Throughout the Covid era, those expressing views at odds with the dominant narrative were often subjected to unprecedented levels of censorship and psychological manipulation. Academic journals played a significant role in this silencing of alternative voices by, for example, ignoring the work of established scholars, perpetuating bias, rejecting research papers that reached conclusions inconsistent with mainstream views, and demonstrating a financial motivation to only publish studies favourable to the pharmaceutical industry. As a consequence of this partiality, the perceived scientific integrity of academic periodicals has suffered considerable damage. Alas, a recent article in the once highly respected Nature journal will have done nothing to improve the credibility of the academic press.
The article, titled “Mastering the art of persuasion during a pandemic“, is a supplementary ‘outlook’ piece written by Elizabeth Svoboda, a Californian science journalist. Drawing on the perspectives of a cluster of social science experts, Svoboda lauds the importance of health policymakers deploying “effective communication strategies” so as to ensure that the populace do the right things when faced with the next global pandemic. She asserts that a range of behavioural science strategies, or “nudges”, will be of central importance in enhancing compliance with public health restrictions when the next novel respiratory virus emerges over the horizon. The article, however, is riddled with highly questionable assumptions and ideological biases.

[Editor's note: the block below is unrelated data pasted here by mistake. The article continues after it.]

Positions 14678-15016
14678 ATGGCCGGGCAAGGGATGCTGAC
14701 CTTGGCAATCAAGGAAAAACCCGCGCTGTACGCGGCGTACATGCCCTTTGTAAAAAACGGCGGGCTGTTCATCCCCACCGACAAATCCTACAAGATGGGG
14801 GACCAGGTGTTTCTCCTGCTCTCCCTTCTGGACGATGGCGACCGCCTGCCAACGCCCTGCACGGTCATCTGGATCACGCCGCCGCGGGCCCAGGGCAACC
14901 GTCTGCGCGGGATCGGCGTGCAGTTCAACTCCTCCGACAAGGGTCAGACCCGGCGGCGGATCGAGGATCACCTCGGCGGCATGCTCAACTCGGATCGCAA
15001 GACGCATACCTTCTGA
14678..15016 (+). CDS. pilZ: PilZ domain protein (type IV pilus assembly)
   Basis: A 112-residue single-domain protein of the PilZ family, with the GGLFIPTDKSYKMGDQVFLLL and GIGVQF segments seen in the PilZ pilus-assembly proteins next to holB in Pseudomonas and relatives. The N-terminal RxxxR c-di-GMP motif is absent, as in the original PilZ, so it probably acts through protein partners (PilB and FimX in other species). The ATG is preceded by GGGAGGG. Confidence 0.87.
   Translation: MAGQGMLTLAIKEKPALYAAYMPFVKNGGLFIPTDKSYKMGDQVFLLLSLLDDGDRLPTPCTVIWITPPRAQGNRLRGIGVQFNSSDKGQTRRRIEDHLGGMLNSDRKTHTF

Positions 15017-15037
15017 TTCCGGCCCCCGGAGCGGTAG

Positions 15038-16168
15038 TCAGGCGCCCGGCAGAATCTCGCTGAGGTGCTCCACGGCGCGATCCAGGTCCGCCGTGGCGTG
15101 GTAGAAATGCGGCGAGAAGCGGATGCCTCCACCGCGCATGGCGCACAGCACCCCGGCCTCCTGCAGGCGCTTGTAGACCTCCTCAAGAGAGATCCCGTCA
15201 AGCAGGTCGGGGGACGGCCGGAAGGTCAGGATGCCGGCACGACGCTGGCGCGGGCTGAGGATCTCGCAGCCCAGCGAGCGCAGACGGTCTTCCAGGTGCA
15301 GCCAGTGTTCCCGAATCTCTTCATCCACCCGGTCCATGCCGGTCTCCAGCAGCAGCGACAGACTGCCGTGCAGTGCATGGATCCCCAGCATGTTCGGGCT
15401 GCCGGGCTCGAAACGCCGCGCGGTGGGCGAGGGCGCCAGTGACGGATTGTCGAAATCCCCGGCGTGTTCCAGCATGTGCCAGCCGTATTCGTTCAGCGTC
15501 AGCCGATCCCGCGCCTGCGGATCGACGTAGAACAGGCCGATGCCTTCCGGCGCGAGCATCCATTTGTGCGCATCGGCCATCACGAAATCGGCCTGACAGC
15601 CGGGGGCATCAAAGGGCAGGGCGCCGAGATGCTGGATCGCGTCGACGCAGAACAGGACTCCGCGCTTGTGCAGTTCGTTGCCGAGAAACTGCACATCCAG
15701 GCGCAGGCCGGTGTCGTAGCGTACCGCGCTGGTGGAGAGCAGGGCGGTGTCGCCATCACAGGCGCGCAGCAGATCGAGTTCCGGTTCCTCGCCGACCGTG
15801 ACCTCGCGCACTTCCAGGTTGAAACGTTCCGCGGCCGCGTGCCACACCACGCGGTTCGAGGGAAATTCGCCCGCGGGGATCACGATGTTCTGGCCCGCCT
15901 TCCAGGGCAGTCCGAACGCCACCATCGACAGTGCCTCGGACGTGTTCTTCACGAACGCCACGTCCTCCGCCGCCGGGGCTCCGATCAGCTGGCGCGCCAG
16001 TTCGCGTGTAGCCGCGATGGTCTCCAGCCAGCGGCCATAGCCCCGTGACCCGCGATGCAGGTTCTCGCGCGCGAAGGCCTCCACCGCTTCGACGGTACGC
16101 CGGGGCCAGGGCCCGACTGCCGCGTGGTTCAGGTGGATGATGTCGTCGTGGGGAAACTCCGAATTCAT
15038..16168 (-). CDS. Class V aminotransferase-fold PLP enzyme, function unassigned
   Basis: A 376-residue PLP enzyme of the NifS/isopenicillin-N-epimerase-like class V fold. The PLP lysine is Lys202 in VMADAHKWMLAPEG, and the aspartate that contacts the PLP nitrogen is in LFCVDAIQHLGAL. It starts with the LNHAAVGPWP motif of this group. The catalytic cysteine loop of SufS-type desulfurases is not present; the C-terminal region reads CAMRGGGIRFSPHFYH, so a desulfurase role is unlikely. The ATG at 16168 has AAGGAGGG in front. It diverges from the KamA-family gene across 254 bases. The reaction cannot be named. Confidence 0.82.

Arguably the most blatant distortion, illustrated many times by both the author and the experts cited, is that the Covid science is settled and their version is the definitive truth. The article opens with the ludicrous suggestion that the official advice in early 2020 – that masking healthy people would achieve no benefit – was a “fateful moment”, a missed opportunity “to stop the virus bringing the world to a halt”. In support of this assertion, Rob Willer, a sociologist at Stanford University, describes this initial guidance as “a big credibility mistake”, and goes on to suggest that it was an example of public health experts trying to protect the supply of masks to healthcare. According to Willer, this noble white lie led to many people feeling “resentful” at having been misinformed and it fuelled their reluctance to adhere to subsequent mask requirements. Totally ignored is that most of the more robust, real-world evidence concludes that masking healthy people achieves no meaningful reduction in viral transmission, and the U-turn in mid-2020 towards mask mandates was not the result of new research findings but was – more likely – politically motivated.